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Autism and Technical Smarts

Experts explain why some people with autism are good fits for technically demanding jobs.

Brain Wiring

The three hallmarks of autism are difficulty communicating, problems with social development, and obsessive, narrow interests. These obsessions are often extremely technical. Baron-Cohen explains it in terms of "empathizing" vs. "systemizing." People on the autism spectrum are limited in their ability to comprehend, or care about, the emotions and motives of other people. But they are intensely interested in how certain things work. Their brains, he says, are wired to "systemize," or to pick out patterns in information and to discern the logical rules that govern systems.

That means people with Asperger's and high-functioning autism often have great talents for creating and analyzing mechanical systems, such as engines, or abstract systems, like mathematics and computer programs. Baron-Cohen recently surveyed undergrads at Cambridge and found significantly more math majors diagnosed with autism compared with students majoring in other disciplines, such as medicine, law, and social science. These are all brainy subjects, but mathematics is best suited to a systemizing mind.

Baron-Cohen's research also found that Cambridge students pursuing math, physics, and engineering were more likely to have autistic family members compared with students of literature.

Spike in Autism Cases

Autism used to be considered a rare disorder, but current estimates place the number of children with autism spectrum disorders somewhere between one in 500 and one in 166. There has been a spike in autism rates over the past two decades, but the cause is unknown and very controversial. Baron-Cohen is now investigating whether what he terms "assortative mating" may play some role in it.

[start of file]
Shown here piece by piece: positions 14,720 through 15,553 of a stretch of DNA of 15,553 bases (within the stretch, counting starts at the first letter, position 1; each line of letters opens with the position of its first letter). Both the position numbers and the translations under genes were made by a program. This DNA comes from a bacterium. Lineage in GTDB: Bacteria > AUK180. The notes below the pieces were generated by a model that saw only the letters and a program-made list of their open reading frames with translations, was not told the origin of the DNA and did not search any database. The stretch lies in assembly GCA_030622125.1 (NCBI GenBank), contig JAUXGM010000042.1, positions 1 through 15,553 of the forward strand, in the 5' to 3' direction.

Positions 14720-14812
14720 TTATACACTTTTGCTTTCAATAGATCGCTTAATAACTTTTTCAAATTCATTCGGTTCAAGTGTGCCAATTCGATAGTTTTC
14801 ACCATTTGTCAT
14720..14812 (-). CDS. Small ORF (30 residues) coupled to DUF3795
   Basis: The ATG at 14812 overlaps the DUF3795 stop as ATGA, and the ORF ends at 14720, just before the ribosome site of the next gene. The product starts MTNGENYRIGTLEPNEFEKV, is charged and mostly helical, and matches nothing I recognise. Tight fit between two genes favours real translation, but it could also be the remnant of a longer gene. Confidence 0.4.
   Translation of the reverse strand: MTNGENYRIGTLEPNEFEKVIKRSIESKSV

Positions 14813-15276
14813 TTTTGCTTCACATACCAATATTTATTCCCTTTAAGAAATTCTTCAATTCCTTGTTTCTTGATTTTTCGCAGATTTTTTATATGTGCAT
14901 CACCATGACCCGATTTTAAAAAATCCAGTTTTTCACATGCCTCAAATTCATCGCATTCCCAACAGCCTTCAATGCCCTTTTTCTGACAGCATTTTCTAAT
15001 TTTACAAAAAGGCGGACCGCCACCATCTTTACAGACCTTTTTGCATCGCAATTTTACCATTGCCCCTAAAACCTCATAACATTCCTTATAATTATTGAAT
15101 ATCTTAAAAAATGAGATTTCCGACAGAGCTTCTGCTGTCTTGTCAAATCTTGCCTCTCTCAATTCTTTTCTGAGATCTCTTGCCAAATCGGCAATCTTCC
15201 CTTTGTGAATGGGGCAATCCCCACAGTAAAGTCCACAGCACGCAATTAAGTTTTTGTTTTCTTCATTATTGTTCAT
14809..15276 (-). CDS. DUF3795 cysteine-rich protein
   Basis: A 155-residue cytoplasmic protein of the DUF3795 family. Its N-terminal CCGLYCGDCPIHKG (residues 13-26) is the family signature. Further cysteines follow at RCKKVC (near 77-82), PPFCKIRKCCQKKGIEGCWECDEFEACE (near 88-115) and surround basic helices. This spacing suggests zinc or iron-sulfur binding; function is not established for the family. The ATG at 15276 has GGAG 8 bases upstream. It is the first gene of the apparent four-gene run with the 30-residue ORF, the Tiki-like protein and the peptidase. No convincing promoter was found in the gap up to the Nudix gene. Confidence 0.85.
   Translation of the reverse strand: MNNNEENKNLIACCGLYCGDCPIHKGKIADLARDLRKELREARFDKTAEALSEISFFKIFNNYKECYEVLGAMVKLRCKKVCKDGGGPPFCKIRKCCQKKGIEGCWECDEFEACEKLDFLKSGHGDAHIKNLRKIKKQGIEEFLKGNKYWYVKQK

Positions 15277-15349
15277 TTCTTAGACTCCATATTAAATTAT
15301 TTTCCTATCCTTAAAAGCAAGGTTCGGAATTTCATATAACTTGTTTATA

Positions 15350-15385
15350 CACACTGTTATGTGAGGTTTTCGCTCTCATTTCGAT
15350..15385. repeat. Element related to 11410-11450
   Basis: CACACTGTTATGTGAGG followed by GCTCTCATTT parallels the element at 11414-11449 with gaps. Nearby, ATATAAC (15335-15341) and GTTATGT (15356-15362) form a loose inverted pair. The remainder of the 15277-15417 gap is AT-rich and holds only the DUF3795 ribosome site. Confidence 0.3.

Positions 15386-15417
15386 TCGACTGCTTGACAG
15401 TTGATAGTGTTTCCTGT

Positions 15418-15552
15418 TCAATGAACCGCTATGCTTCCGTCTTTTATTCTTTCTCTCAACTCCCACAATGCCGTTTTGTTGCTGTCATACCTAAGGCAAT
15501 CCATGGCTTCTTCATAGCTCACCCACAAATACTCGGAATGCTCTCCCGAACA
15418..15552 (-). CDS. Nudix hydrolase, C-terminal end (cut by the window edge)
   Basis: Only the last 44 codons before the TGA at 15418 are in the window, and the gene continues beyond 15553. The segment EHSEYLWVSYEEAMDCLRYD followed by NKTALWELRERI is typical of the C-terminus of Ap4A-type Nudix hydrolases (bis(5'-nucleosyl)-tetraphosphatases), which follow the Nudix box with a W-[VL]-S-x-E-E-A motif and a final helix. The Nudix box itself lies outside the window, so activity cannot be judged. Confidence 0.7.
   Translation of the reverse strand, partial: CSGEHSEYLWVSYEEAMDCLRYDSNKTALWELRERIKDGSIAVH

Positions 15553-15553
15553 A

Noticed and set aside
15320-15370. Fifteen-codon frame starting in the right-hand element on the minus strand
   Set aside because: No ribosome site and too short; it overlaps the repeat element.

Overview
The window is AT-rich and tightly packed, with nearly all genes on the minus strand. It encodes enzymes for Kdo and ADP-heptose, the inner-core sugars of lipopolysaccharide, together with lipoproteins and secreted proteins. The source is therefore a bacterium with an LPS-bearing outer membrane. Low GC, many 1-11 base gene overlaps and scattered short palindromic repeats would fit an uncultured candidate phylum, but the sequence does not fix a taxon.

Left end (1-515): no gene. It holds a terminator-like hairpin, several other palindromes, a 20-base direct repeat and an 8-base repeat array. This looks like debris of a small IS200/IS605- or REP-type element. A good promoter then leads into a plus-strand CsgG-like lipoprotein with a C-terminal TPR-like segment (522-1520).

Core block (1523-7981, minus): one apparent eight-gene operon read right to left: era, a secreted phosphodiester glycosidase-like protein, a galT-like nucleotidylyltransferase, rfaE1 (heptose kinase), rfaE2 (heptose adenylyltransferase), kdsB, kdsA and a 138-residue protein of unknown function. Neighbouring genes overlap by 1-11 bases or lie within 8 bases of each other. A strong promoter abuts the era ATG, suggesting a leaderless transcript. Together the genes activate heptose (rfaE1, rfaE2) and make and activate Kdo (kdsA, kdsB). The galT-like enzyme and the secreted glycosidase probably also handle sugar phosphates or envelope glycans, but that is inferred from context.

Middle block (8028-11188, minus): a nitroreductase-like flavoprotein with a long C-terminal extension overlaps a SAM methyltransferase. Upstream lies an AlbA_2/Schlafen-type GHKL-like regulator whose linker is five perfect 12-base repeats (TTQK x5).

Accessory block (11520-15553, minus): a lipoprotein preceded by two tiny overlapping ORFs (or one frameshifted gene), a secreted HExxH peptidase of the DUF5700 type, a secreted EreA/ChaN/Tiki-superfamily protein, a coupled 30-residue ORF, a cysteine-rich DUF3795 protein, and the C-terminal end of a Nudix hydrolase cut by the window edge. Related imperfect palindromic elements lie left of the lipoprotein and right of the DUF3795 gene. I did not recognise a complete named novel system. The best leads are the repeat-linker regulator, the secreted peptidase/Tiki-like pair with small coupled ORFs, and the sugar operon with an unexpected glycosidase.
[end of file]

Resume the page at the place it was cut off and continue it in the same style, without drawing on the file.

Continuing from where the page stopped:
He proposes that people who may carry genes for autism can have strong systemizing traits, which leads them to pursue careers in science and technology, where they meet like-minded mates and have children who turn out to be autistic. To test this idea, he is studying places like California. The California state health department reported in 2003 that autism cases doubled between 1998 and 2002, which coincides with the Internet technology boom.

Jobs and Autism

No one has yet taken a head count of people with high-functioning autism or Asperger's among the ranks of engineers, physicists, and computer programmers. Popular belief holds that places like NASA and Silicon Valley are havens for them.

To Nancy Minshew, MD, professor of psychiatry and neurology at the University of Pittsburgh School of Medicine, that's beside the point. Far too many, she says, are not employed at all. Only about one-third have jobs, and many of them are underemployed.

One of the best-known Asperger's success stories is that of Temple Grandin, who carved out a unique career designing systems for managing livestock and who has written books about her experience. "If she had to go through human resources, she'd be a failure," Minshew tells WebMD. "For some reason, we think that they have to pass socially-based interviews in order to do a technological job. Most of the people with Asperger's and autism are going to fail and never get a job."

Minshew says there are countless jobs -- not just in technology -- that people with autism could do better than anyone else. "A man in construction said, 'I need a tile layer that will lay tile straight,' and I said, 'I'll give you somebody that'll give you a new definition of straight.'"

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